Pan Caribbean aims at 28,000 tonnes of sugar for 2016-2017
Pan Caribbean Sugar Company (PCSC) will be placing its primary focus on the Frome Sugar Estate in Westmoreland for the 2016-17 crop year and is targeting an output of 28,000 tonnes of sugar. It produced just about the same amount last year (27,507 tonnes), which was the lowest output in its more than 100-year history.
The Chinese-owned firm will kick-off operations at Frome on December 12. However, the situation at its other factory, the Monymusk Sugar Factory in Clarendon, remains somewhat uncertain as the Chinese are still viewing joint-venture partners to run that facility.
"The intention is to continue running Frome," said Delroy Armstrong, senior adviser to Hong Han, chairman and CEO of PCSC. "There is no adverse position where Frome is concerned, but the decision has been taken that they are not putting any money into Monymusk. All the focus is on Frome."
The PCSC has suffered losses of more than $10 billion in the past three years between both facilities, with its Clarendon-based operation being responsible for a huge chunk of that amount. The firm has blamed its loss-making performance on depressed sugar prices, oversupply, and increased cane price.
The company spent more than US$100 million to create greater efficiency at Frome, an exercise that Armstrong claims resulted in the reconfiguration of the facility from 100,000 tonnes capacity to 600,000 tonnes, including a new 10-megawatt turbine, which uses bagasse to produce electricity.
"Frome was reconfigured to handle some 600,000 tonnes of cane, which they projected would produce about 60,000 tonnes of the sweetener (sugar)," Armstrong told The Gleaner. "Yet, the only way we can maximise this capacity is, there would have to be a huge increase and constant supply in raw material."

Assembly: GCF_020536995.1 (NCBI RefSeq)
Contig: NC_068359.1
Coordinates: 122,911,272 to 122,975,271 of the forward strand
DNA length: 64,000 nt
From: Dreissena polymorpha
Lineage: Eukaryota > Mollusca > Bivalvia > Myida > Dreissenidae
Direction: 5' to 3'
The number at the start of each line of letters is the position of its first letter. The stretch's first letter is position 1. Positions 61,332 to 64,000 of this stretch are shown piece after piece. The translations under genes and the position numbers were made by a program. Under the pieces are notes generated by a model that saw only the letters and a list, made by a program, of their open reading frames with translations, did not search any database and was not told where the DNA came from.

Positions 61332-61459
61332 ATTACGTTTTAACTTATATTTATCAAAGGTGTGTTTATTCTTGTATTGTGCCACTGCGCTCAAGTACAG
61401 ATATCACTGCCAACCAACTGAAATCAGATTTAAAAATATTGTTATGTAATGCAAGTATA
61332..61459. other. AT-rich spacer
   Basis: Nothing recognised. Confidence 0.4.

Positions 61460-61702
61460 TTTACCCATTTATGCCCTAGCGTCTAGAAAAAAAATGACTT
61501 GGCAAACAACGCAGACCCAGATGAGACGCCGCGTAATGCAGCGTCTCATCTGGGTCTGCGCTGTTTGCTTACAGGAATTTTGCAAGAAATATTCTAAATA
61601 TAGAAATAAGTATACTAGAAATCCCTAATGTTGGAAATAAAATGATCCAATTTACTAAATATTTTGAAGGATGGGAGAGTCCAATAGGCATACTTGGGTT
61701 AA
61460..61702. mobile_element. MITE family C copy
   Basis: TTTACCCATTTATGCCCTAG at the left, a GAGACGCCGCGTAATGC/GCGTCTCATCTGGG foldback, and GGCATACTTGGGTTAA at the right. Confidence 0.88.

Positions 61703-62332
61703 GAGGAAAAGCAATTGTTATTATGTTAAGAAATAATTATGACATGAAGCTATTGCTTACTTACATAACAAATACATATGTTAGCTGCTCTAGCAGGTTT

ILLICIT CANE FIRES
The biggest challenge to a productive year at Frome is the perennial problem of illicit cane fires, and the company's point man believes that the residents can play a greater role in confronting the problem.
"We are hopeful that the residents are beginning to appreciate the importance of the factory to their communities and that the illicit burning of cane does not help our efforts," said Armstrong. "Apart from moral persuasion, there is not much more that we can do to get all stakeholders to understand the importance of these fires being reduced.
"We have tried. We have had numerous discussions, and a committee was put in place, but nothing came from it," added Armstrong.
The Government has sought to encourage more private suppliers to start selling electricity to the national grid, but even though the facility is now in place at Frome and talks have been ongoing among PCSC, the Jamaica Public Service, and the regulatory bodies for several years, there is still no indication when the factory will be able to generate additional revenue from that source.